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Prof Kate Jones (UCL): Biodiversity & Conservation

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Professor Kate Jones is a Professor of Ecology and Diversity at UCL and is the Director of their Biodiversity Modelling Research Group. An expert in evolution and extinction, her speciality is bat research and conservation.

To improve global biodiversity models, she has developed new algorithms to automatically classify species using artificial intelligence and has pioneered ground-breaking technologies to enable the public to monitor bat populations acoustically. This led her to investigate how climate change will impact the spread of human infectious diseases through animals (like Ebola or SARS ). With a global team of researchers, she has drew up a map of global hotspots to try and predict where the next ‘zoonotic’ disease will emerge.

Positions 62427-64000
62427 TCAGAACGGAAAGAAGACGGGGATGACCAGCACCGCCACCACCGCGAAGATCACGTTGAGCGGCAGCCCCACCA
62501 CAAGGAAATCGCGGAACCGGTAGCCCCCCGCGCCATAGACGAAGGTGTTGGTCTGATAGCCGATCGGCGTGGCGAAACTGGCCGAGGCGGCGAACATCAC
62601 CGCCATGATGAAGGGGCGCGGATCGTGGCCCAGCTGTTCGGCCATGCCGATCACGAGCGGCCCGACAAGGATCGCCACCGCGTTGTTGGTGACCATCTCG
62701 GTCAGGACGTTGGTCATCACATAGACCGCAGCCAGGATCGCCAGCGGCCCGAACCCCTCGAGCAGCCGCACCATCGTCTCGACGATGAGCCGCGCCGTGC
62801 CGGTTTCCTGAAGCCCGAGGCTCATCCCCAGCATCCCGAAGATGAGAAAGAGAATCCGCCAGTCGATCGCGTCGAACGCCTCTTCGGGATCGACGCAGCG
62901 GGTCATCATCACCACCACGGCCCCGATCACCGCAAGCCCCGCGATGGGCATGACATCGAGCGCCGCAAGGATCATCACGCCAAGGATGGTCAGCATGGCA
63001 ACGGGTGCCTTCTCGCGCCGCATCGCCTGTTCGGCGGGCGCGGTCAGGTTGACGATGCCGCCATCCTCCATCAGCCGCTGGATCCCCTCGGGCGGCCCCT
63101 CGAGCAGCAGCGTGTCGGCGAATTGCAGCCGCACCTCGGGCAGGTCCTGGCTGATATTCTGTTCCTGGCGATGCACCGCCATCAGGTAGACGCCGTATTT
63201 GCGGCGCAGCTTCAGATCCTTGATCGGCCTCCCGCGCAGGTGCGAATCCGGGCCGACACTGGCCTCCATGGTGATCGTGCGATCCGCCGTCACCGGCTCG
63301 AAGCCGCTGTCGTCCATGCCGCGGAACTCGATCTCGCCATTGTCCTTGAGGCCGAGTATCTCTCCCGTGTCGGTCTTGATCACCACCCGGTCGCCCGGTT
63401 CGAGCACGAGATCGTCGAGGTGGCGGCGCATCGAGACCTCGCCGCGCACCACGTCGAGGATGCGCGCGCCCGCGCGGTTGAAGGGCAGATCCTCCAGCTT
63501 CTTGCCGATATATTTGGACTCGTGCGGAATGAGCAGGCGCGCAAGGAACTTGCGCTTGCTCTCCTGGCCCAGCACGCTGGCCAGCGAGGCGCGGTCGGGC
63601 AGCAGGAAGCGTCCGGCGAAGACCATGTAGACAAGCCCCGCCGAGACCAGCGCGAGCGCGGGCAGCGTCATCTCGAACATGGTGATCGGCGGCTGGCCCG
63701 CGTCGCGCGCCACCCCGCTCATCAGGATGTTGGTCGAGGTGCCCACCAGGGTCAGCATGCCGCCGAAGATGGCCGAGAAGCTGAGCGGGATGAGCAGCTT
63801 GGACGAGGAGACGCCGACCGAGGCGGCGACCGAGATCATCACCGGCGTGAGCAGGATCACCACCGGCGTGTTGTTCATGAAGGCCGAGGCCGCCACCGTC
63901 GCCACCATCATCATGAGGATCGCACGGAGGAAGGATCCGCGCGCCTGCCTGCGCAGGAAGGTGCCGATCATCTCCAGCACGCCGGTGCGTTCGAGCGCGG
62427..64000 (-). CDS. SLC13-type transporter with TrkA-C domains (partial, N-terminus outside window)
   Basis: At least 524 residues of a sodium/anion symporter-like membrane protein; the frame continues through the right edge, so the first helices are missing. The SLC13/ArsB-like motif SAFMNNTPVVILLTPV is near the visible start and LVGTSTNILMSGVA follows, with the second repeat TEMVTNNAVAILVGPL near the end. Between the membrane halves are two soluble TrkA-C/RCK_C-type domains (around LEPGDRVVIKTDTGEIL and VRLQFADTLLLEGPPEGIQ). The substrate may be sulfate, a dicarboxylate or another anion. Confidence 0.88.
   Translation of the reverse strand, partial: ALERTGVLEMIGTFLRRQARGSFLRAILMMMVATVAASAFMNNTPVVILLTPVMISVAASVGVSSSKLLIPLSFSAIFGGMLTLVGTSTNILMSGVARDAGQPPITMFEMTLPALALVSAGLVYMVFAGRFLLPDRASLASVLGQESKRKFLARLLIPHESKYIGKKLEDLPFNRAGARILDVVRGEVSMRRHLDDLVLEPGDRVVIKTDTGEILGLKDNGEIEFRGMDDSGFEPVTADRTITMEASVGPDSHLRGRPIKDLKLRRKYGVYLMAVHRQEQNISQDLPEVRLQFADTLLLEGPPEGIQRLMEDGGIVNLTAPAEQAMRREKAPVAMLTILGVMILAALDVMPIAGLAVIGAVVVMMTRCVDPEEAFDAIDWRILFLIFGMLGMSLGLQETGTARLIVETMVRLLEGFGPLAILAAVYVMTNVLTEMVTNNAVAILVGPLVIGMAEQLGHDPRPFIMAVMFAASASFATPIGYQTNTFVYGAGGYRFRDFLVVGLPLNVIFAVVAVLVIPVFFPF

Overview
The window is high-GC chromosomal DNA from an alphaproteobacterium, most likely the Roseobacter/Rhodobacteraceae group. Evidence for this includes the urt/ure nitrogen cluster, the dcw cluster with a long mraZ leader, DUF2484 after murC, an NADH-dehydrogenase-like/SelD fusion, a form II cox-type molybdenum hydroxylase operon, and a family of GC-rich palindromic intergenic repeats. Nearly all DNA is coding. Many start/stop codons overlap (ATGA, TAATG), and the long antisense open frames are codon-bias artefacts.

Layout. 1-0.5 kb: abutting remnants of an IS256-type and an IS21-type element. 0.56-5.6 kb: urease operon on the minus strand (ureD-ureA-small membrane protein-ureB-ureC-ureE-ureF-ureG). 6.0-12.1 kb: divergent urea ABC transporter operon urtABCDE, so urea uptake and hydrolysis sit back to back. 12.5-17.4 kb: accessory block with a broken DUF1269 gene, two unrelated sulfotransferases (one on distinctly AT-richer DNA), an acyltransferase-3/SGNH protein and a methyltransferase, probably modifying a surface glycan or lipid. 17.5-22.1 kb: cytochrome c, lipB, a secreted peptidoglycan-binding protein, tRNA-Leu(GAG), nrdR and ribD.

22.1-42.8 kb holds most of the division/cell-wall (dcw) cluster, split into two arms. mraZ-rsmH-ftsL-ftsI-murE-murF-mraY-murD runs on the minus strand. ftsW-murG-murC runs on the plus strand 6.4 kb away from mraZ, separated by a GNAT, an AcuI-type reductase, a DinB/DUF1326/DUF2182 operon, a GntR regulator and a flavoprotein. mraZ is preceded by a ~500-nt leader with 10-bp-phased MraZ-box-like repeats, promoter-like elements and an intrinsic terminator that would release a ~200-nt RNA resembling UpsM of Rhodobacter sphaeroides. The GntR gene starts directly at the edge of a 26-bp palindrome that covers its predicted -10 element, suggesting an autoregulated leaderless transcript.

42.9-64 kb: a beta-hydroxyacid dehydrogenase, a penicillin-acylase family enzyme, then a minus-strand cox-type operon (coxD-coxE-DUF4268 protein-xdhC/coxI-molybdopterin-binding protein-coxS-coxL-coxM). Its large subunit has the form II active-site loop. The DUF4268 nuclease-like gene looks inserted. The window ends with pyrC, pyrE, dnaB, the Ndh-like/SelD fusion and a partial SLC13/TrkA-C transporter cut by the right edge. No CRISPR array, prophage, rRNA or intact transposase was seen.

Through her innovative, broad cross-disciplinary research, she won the Philip Leverhulme Prize for outstanding contributions to Zoology in 2008. Kate is a passionate science communicator and regularly appears in the national and international media, including the Life Scientific on BBC Radio 4 in 2015. Allegedly, Charles Darwin is her 8th cousin (6 times removed).

What working achievement or initiative are you most proud of? “Producing the first ever estimate of the evolutionary relationships of all 5,000 mammal species and showing that dinosaurs did not suppress the diversification of mammals (as previously thought)!”

One not to miss!

Free talk, free drink, free food! Open to all!

Where: Junior Parlour, Trinity College Doors open: 6.00pm Talk starts: 6.15pm

This talk is part of the Trinity College Science Society (TCSS) series.

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